Sarris Lazio beat the Juventus taboo
Allegris Juventus remained the only big name to beat.
Last night’s 2-1 win over Juventus saw Maurizio Sarris Lazio beat all the big names in our league at least once: Napoli at San Paolo (0-1), Roma in the two derbies (both won 1-0), the two Milan (4-0 vs Milan, 3-1 vs Inter), Atalanta (in Bergamo, 0-2) and now Max Allegri’s team. The Bianconeri, coached by the Livorno Demon, had represented an authenticity for Sarris Lazio kryptonite until now: last year 0-2 in the Olimpico and 2-2 (at the last minute thanks to a Milinkovic-Savic goal) in the penultimate league game. This year 3-0 in Turin without appeal and 1-0 in the Italian Cup in the quarter-finals (again in Turin). In short, Lazio v Juventus had become a script adapted in several versions: Lazio in apparent control, almost never dangerous, and indeed cloaked in its own infinite phrasing. On the other hand, Allegris Juventus was happy to slip into the Sarriana spider web and then slip into the holes it produced at the first opportunity.
Yesterday, however, the script surprised even the law doctors. And it reminded us of the great lesson – and, so to speak, the great secret – of football: every game is unique, unpredictable. In the first half, Lazio crushed Juventus in their own half, but with quality and malice – unsurprisingly underlined by Rabiot in the aftermath – which ousted Allegri’s men (he was absent yesterday with the flu). It wasn’t there usual Lazio dribbles and deflates, it was a Lazio that was both enveloping and vertical, furious and furious with every ball. And indeed, the recapture took place high, very high, always in the black and white half of the field.
The two central Casale-Romagnoli (among Lazio’s great secrets, the best defense in Serie A) pre-emptively covered a clumsy Vlahovic (another indecipherable performance) and Di Maria – the best in terms of distance at Juventus – when he was not always able to find the clean exits to the outside and the daring filtrations to the inside at the right times and ways. In the meantime, Lazio began to create: First Immobile with a valuable volley from the right (Szczesny carefully), then Milinkovic with a serpentine in the middle of three black and white shirts (Bremer decisively the most beautiful). But Lazio grew and finally unlocked the game thanks to a goal from Milinkovic-Savic who played skillfully with the small hand right on the very light Alex Sandro, who might still be thinking of the carnival in Rio.
Convinced they had been wronged, Juventus poured into the Biancoceleste half with a hundredfold fury and scored the goal from a corner in the first real lunge of their game. To score that crazy horse currently the best midfielder in Serie A in terms of temperament and quality. This ended the first half of the 1990s. Lazio felt they missed a great opportunity, Juventus knew they had to approach the field differently in the second half to finish the game.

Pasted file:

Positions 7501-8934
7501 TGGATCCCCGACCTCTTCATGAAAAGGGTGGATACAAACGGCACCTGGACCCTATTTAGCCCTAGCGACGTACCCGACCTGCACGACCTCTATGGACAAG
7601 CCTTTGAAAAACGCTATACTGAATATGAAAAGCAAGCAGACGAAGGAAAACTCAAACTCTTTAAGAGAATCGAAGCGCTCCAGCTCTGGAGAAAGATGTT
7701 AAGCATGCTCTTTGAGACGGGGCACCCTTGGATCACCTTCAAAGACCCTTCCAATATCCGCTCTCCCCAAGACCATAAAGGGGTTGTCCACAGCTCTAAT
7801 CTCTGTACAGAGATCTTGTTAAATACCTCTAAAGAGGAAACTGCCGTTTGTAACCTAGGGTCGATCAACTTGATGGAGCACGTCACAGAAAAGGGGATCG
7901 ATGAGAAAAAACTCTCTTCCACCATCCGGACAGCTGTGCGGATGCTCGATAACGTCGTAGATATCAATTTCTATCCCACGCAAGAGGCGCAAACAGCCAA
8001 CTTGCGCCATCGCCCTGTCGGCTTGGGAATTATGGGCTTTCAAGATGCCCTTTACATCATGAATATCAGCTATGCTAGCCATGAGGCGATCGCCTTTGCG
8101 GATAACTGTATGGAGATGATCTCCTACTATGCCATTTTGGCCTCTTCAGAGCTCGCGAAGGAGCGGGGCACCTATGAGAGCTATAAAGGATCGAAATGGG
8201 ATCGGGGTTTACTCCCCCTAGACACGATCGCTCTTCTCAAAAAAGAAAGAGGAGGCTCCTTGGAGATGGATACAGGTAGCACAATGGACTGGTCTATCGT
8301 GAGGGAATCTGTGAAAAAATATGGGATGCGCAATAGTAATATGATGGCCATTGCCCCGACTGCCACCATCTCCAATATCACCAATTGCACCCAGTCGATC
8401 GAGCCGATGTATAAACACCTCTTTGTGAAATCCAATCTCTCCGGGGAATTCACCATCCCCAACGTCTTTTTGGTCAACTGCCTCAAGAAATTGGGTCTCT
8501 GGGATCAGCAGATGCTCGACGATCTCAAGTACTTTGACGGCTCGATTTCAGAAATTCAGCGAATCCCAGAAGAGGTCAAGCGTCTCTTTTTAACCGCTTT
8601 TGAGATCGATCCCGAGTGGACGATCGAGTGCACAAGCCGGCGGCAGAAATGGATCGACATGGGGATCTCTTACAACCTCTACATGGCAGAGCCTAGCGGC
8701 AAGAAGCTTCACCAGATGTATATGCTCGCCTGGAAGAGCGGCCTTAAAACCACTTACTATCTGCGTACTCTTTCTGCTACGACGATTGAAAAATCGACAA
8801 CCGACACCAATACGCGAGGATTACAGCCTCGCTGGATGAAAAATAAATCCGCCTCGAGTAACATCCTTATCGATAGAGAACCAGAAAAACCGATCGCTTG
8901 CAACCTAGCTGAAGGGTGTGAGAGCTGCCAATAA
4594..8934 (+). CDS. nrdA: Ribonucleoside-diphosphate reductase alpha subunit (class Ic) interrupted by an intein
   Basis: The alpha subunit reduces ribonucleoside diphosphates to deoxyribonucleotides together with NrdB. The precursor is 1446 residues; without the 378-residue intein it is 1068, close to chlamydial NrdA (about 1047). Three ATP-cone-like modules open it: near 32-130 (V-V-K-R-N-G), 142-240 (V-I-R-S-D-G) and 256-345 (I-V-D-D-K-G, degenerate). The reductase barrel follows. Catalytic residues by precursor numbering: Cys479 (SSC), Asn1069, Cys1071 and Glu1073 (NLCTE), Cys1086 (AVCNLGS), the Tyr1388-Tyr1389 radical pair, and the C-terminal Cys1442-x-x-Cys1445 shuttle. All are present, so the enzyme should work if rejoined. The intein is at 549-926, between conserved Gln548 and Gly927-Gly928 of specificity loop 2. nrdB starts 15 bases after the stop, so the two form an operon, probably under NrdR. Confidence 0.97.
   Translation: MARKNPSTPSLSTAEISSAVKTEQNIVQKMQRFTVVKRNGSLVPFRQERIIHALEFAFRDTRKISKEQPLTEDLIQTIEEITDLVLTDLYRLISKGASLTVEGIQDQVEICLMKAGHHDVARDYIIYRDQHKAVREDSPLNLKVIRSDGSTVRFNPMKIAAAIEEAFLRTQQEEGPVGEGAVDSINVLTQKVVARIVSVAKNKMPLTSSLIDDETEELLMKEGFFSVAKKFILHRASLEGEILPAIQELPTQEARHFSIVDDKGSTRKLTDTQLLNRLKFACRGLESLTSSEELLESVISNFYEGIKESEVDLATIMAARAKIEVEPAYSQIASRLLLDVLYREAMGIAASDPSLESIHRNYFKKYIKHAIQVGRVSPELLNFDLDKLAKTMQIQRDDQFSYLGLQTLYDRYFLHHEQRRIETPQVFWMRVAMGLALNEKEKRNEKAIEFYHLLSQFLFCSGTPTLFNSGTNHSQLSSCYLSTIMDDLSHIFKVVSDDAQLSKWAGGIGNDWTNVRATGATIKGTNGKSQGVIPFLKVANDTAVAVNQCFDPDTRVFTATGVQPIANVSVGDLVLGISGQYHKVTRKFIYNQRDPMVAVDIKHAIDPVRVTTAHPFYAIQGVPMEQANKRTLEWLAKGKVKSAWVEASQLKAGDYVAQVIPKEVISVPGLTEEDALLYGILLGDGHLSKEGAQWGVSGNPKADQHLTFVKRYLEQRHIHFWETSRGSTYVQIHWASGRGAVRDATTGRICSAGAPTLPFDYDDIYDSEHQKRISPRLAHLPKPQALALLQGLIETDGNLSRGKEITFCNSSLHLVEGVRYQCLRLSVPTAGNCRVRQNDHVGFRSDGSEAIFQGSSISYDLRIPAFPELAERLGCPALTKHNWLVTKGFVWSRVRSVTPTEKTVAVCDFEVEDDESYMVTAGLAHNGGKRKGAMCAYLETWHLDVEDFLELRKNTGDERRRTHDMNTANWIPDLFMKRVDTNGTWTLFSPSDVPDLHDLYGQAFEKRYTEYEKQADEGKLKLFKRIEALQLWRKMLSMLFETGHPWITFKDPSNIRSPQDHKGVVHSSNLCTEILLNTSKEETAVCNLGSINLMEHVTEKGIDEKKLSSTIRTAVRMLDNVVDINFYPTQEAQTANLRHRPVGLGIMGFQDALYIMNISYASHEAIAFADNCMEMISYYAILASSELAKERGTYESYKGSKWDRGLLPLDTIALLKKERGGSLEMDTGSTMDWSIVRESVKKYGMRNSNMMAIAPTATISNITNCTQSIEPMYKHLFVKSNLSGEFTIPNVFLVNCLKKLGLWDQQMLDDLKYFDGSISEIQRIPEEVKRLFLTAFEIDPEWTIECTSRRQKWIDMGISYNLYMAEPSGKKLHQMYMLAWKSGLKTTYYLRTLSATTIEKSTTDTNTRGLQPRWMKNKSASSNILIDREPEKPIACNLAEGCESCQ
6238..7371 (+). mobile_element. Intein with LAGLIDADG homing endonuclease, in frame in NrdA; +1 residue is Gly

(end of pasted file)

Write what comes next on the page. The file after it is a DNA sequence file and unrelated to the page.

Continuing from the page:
But when the anger condenses and the studs sink on the green grass, Poetry needs its own space.
Then, at the end of a stunning Lazio move in full Sarrista style, rather than treading water all alone in the penalty area, Luis Alberto decided to make history by giving the necessary Zaccagni, invisible from his back-to-back perspective . a ball of gold with a Dionysian heel strike. “If he hadn’t tagged him, I would have killed him”, the Spaniard told Sky Sports after the game. Luis Alberto, who was already strong before, has become an exceptional player at Sarri: good in defence, determined in tackles and decisive always in the offensive phase – where he adds to an innate ease a concreteness he may not have known he possessed.
From then on, Eupalla would do anything to prevent Juventus from scoring. But the Old Lady would have done little, very little, to contradict the fate of things. What he said today, as he had for some time ‘lazio’. Sarri’s team has conquered its demons: that is, it has won three straight games in all competitions for the first time since the Tuscan coach coached it. That brings them six wins (Salernitana, Sampdoria, Napoli, Roma and Juventus) in the last seven (the only draw in Bologna, against one of the fittest sides in the league). Second place, received with merit, +5 from third and +7 from fifth (formerly Simone Inzaghis Inter). Something clicked in the minds of the guys from Sarri: the famous germ Talked about after the disastrous defeat by Midtjylland, the age-old problem of ‘mental repression’ has become an incentive to improve game after game. The proof always comes (Spezia): but meanwhile the field speaks with unambiguous clarity.